Outings Report for Weald and Downland Open Air Museum

Wednesday July 2014.  

The weather was dull, but that did not detract from our enjoyment, and the trip went well, except for one hiccup.

The Guided tour of Weald and Downland Museum took us to the key historical houses, whilst others made their own menu from the 45 historical houses on display, The guide pointing out the prime features of each as we progressed, and included the bakery with its old tools. The party also looked at the Artifacts in the lower level of the Downland Gridshell, (that’s an interesting wooden geodesic building in its own right) and we also had time to look at the visiting Spinning and Weaving Exhibition in the upper level of the Gridshell.

We had extra time, because the visit to the Lurgashall winery was cancelled - Despite John Clarks earlier face to face meeting at Lurgashall, completing a Booking Form, confirming this by e-mail, and confirming our numbers the day before by phone, they denied that we had a booking, and would not accommodate us.  John was extremely angry whilst dealing with an incalcitrant owner of Lurgashall over the phone, and eventually put the phone down on him.  John has complained about Lurgashall Winery to the English Tourist Board and we are fed up with dealing with incompetent companies, hence we are starting the Probus Boycott of Lurgashall Winery.

Outing Report Bristol Ancient and Modern - SS Great Britain and Bloodhound

27 Aug 2014  

Everyone managed the early start and long journey down the M4 and then M5 to the Bloodhound HQ at Avonmouth, where we had an eye-opening wake-up to the challenges facing the Bloodhound team in their quest to raise the Land speed record by 30% to close to 1000 mph.(1000 mph means faster than a bullet, and covering a mile in 3.84 secs!!!!!!)

Our excellent lecture guides very clear and well-enunciated presentation covered previous Land speed record attempts, the turbine engine from a EuroFighter, and the challenges facing the team in developing a tailor-made rocket engine and its fuel, the aluminium wheels  (perfectly machined) the Critical neutral aerodynamics of the body, the double-skinned curved but optically perfect windscreen, the cockpit and controls. He also described the search for a new very flat, 7-mile long plain which floods and rejuvenates each year, in South Africa, some 250 km from the nearest large town, which had been scavenged by local labour to remove 20 tons of small stones.  We saw the basic chassis under construction and were informed of the various tests to date.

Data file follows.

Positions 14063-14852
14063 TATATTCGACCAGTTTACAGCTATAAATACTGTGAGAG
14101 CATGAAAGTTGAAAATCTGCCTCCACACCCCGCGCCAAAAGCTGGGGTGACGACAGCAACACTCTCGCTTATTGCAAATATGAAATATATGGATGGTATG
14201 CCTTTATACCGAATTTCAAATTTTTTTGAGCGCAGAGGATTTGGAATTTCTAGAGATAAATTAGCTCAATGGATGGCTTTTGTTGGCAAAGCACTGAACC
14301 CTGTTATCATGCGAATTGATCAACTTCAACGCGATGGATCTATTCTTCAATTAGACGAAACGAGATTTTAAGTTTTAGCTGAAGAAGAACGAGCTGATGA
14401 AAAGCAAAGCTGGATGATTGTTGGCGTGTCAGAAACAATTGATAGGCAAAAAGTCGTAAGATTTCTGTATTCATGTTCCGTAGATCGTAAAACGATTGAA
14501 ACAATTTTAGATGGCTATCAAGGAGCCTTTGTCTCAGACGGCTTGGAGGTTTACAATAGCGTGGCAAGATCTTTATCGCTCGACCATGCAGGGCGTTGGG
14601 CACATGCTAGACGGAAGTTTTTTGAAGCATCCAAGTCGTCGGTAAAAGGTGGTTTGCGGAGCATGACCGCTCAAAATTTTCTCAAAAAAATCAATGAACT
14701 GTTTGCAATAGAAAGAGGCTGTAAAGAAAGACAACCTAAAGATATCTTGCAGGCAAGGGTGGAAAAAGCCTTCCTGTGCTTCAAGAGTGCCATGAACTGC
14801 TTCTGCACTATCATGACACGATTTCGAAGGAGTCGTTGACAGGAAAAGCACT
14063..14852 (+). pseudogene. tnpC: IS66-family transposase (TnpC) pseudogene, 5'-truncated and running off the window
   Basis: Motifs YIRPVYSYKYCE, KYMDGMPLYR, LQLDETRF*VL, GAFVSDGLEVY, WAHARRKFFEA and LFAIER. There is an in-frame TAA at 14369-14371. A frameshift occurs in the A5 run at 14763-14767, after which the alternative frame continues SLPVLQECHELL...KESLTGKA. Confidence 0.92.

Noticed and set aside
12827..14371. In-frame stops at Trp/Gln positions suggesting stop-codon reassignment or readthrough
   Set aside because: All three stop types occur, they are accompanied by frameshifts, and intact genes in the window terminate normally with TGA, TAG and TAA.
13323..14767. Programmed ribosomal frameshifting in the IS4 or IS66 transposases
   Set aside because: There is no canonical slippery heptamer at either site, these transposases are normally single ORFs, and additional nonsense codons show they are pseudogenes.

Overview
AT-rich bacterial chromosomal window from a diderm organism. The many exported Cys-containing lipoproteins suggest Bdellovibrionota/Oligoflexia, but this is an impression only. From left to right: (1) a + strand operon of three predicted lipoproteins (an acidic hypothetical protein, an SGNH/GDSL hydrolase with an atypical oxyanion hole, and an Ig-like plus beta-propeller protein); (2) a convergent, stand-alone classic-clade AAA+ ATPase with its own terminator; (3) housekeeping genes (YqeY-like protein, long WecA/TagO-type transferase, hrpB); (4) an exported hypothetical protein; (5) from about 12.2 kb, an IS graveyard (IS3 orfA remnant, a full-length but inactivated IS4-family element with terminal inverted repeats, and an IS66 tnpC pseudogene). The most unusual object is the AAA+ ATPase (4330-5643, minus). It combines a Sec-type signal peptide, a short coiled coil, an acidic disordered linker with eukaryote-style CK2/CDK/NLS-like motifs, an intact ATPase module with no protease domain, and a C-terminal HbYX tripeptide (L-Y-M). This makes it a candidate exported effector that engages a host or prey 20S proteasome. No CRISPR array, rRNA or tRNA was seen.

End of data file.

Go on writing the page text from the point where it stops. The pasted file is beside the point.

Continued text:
We will all be anxiously watching the website for news of progress and achievements towards the record attempt itself over the next 18 months.

In the afternoon, an illuminating visit to the SS Great Britain –our excellent Guides outlined the chequered progress of the first steel hull and powered boat – (surprisingly less than fifty years after Nelson’s all-wood and all-sail fleet at Trafalgar) - first launched from Bristol, as a five-masted passenger ship, then wrecked on the Irish coast, expanded and re-engined to become an emigrant Clipper for thirty years carrying 700 passengers per trip to Australia round Cape Horn, before becoming the Windjammer and sinking, blocking the Harbour at Port Stanley in the Falklands – before its final repatriation on board a wet dock to Bristol.

The ship is now fitted out internally as the immigrant clipper with very good models and fittings, first class dining room, berths and steerage, galley, and moving engine. The stories of live animals on board - for subsequent slaughter for food).the poor stability, the sickness and state of the decks, made one amazed at the determination of the immigrants to travel the five-month journey.    

A super day, enjoyable and educational, and very successful outing,

Well organised by Mike Reed

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